Background of the Civil War
The civil war, which ended in early 2005, between the resource-rich but underdeveloped south and the government in the north, began before Sudan’s independence in 1956. As early as 1955, the South Sudanese Anyanya rebels were fighting for the independence of the south from the north. Under President Gaafar El-Nimeri, who died in 2009, this conflict ended in 1972 with the Addis Ababa Agreement.
The agreement guaranteed the south partial autonomy and equality within the federal structure of Sudan. A regional government was established with a regional assembly that was empowered to elect and cancel the High Execute Council (HEC). The inclusion of Anyanya units in the government of the South was one of the conditions in the Addis Ababa Agreement under President Gaafar El-Nimeri. In 1977, particularly high quality oil was found in the south.
After religious and ethnic differences had previously been the main causes of the conflict between North and South, the oil discoveries added an important economic aspect. The government in Khartoum did not want to leave control of the oil to the autonomous government in the south. In 1980 an attempt to join the oil-rich areas to the north failed. Nimeri’s decision to divide the government in the south into three regional government departments in order to undermine autonomy was not accepted by the South Sudanese. In addition, under pressure from the National Islamic Front under Hassan al-Turabi, there was an intensified policy of Islamization with the introduction of Sharia law for all Sudanese. Al-Turabi also retained a leading role in the regime under al-Bashir, which came to power in 1989. A mutiny in Bor in 1983 toppled the Addis Agreement. As a result, the Sudanese People Liberation Movement (SPLM) with its armed arm, the Sudanese People’s Liberation Army (SPLA), was founded in the south. The SPLA was formed under the Dinka officer Dr. John Garang. The civil war started a second time. The SPLA managed to control large parts of South Sudan until 1991. Parallel to a counter-offensive, which was also made possible by extensive military aid from Iran, the SPLA coalition disintegrated in 1991/92. Distribution struggles and rivalries between the guerrilla leaders and the authoritarian leadership style of John Garang divided the SPLA along ethnic groups. Many Nuer saw the SPLA under the Dinka Garang as a “Dinka Army”. With the alliance of the SPLA in 1995 with the National Democratic Alliance (NDA), a coalition of northern Sudanese opposition groups, the SPLA was able to assert itself again.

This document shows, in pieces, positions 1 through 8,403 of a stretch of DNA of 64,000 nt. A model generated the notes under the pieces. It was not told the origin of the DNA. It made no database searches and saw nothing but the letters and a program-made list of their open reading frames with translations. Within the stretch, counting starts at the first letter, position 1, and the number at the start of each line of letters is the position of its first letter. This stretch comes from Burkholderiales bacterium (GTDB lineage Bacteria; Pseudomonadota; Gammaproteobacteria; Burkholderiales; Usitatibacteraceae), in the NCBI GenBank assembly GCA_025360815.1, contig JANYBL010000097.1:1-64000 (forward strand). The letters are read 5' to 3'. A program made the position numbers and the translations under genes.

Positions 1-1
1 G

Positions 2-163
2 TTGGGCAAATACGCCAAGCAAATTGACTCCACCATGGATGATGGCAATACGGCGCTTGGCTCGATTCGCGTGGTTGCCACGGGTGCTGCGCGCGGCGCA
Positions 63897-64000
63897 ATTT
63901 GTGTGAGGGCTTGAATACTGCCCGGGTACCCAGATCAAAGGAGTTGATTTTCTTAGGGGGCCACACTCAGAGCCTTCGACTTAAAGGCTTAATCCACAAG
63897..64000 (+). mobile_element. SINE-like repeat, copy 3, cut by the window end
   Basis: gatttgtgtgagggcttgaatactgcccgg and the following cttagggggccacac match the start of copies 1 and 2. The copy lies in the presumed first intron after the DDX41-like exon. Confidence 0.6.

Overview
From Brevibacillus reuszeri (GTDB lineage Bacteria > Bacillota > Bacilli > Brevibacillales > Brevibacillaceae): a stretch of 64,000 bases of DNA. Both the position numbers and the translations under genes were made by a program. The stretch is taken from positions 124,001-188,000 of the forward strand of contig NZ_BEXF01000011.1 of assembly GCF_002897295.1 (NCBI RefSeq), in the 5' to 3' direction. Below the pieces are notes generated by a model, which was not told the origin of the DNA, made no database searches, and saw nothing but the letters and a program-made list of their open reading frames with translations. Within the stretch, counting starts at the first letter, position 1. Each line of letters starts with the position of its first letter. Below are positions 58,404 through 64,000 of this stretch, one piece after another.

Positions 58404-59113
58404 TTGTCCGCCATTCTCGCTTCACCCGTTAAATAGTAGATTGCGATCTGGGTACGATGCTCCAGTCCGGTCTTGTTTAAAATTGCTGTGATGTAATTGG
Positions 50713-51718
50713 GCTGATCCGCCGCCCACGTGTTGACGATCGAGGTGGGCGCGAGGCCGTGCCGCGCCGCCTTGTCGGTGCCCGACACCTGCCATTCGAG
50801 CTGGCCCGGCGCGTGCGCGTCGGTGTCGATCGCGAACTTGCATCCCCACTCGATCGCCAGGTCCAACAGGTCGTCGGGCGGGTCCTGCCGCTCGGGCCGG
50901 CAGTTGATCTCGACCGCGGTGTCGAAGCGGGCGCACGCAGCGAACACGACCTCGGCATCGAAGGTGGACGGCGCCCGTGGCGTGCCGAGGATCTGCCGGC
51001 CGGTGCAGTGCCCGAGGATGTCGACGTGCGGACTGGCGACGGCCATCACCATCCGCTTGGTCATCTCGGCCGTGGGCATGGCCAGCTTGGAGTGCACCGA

The second civil war claimed an estimated 2 million lives up to the armistice of 2002 (Bürgenstock Agreement), mostly among the civilian population, and caused several million foreign and internally displaced persons.
The 2005 peace agreement
The Comprehensive Peace Agreement (CPA) concluded on January 9, 2005 between the government in Khartoum and the South Sudanese liberation movement in Nairobi ended one of the longest civil wars in African history. The CPA is also known as the Naivasha Agreement as seven of its eight protocols and agreements were negotiated in the Kenyan Naivasha. In these a “road map” was agreed, which laid down the time limits for the stages of the peace process with their respective actors and procedures up to the holding of the referendum on the independence of South Sudan for the next six and a half years. The path of implementation of the CPA as one of the most complicated and complex peace agreements in the recent past has proven to be extremely arduous and rocky. Shaped by mutual distrust and problems, starting with the delayed use of the transitional constitutions, The CPA was unable to meet many expectations from the late formation of the transitional government with its period of government marked by severe crises and the establishment of a wide variety of institutions, up to and including the census, which was accompanied by violent disputes, and its controversial results. It has not been possible to make the country’s unity attractive for both sides, nor to enable a comprehensive process of democratization. While on the side of South Sudan John Garang still for oneFor most of the South Sudanese, especially his successor Salva Kiir, when “New Sudan” entered as a unit, the CPA only meant the road to independence from the start.